If preferred (or if you have them to hand), use all fresh herbs instead! Also, we think that the addition of apple and/or toasted walnuts (or pecans) would also go down a treat! 

Happy cooking everyone! 🙂

 

Ingredients

++++++++++12                Slices Stale Bread
++++++++++1                  Garlic Clove (a fat one!)
++++++++++1                  Brown Onion (or 2 banana shallots)
++++++++++2                 Bell Peppers (Red & Yellow)
++++++++++5                 Sticks Celery
++++++++++3                 Medium Carrots
++++++++++1                  Sprig Fresh Rosemary
++++++++++5-6 tbsp    Rapeseed Oil
++++++++++                   Salt & Ground Black Pepper
++++++++++10 tbsp       Vegetable stock (low-salt) or Cold Water (approx. 3/4 cup)
++++++++++2g                Dried Sage
++++++++++2g                Dried Thyme
++++++++++¼ tsp          Asafoetida (or onion powder)
++++++++++5g               Fresh Flat Leaf Parsley (*optional)

Need an easy-print recipe? Print here. 🙂

 

Directions

1. Chop the bread into 1″ cubes (or smaller if preferred) and set aside. Tip: If your bread isn’t quite stale enough, toast it in a toaster on the lowest heat setting for about one minute.

2. Peel and dice the garlic. Peel and finely chop the onion. Wash, remove the stem and core and then finely chop the bell peppers. Wash, trim the ends and then finely chop the celery. Wash, peel, trim the ends and finely chop the carrot. Wash the rosemary, remove the leaves from its stem and roughly chop them.

3. Preheat the oven to 180ºC/350ºF. Get out a large baking tray, tin or casserole dish; line with foil or parchment paper (if necessary). NB: We used a casserole dish!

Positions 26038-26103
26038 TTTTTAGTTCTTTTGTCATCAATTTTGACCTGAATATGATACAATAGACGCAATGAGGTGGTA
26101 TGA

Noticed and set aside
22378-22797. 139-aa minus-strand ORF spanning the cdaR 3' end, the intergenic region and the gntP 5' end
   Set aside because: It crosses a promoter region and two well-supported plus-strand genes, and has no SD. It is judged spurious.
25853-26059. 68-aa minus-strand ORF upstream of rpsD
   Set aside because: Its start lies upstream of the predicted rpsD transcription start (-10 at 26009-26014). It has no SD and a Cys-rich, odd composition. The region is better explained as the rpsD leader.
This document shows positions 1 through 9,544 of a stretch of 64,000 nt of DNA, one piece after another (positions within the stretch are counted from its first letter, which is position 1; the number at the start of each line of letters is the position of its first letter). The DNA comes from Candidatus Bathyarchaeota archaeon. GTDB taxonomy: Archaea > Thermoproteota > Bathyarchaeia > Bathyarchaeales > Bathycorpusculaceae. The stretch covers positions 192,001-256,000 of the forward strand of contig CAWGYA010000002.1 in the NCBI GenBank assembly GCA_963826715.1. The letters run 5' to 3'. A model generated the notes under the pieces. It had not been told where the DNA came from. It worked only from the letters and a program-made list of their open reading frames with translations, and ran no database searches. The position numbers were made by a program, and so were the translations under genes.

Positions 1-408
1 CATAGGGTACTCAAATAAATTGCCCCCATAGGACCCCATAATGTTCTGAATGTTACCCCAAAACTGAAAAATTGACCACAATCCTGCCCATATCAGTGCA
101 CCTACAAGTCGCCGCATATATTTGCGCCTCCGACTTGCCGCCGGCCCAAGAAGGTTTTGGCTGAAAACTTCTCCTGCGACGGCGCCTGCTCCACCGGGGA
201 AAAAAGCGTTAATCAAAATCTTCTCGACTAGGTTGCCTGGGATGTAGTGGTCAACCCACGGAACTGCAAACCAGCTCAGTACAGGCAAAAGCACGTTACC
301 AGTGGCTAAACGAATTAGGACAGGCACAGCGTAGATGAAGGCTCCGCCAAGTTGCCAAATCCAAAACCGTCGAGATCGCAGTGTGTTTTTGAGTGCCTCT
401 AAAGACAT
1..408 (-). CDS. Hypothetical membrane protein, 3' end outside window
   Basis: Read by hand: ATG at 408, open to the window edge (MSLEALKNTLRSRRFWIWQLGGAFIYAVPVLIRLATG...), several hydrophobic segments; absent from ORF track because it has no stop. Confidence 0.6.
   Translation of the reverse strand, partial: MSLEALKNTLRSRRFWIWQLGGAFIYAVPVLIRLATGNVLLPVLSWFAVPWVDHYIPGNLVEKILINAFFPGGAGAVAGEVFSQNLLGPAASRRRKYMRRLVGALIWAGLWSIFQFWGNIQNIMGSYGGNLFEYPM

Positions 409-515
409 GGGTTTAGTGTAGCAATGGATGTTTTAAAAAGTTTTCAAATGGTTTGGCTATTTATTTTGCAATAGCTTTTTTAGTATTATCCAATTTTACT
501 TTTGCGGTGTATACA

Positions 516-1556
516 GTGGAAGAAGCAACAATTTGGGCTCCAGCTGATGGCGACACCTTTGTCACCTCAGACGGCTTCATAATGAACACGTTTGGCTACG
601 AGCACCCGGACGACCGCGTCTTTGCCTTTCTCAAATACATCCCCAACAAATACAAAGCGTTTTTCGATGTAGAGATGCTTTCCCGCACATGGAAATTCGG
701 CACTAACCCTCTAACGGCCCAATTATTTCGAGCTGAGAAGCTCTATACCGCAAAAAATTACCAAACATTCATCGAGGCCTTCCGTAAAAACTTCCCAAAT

4. Heat 1 tbsp of oil (or spray some low-fat cooking oil instead) in a large, non-stick pot over a medium-low heat. Add the garlic and onion. Gently fry for 1-2 mins or until softened. Add the bell pepper, celery and carrot. Gently fry for a further 3-4 mins of until just softened. Remove from the heat. Season it with a little salt and a few grinds of black pepper to taste. Tip: If preferred, you could ‘steam-fry’ the vegetables instead at this stage!

5. If you are using vegetable stock, prepare it now.

6. Place the bread into a large mixing bowl. Sprinkle over 2g dried sage, 2g dried thyme and ¼ tsp of asafoetida (or onion powder). Season it with ¼ tsp salt and a few grinds of black pepper. Toss together (with your hands or salad tongs) to thoroughly coat. Pour over 7 tbsp of the stock (or water). Tip: If you are not using stock, make sure to season it with a little more salt and pepper instead and if you are using fresh herbs, the more the merrier!

7. Add the fried vegetable mixture into the mixing bowl. Drizzle over 3-4 tbsp of rapeseed oil. Toss to thoroughly coat and combine.

8. Transfer evenly into your baking tray, tin or casserole dish. Sprinkle over the rosemary. Cover with a sheet of aluminium foil. Place into the oven and bake for 25 mins.

9. Remove from the oven and discard the foil. Drizzle over the remaining stock (3 tbsp) and add an additional 1-2 tsp of oil (if preferred). Toss and coat. Place back into the oven. Bake the stuffing for an additional 15 mins or until the top is lightly browned and crispy. Remove. Garnish with some freshly chopped parsley leaves (if desired).

10. Enjoy!

 

 

 

Refrigerate any leftovers in an air-tight and resealable container. Reheat and consume within 3 days. NB: Best reheated under a grill or on a low heat setting in the oven; microwaving it will make the bread soggy!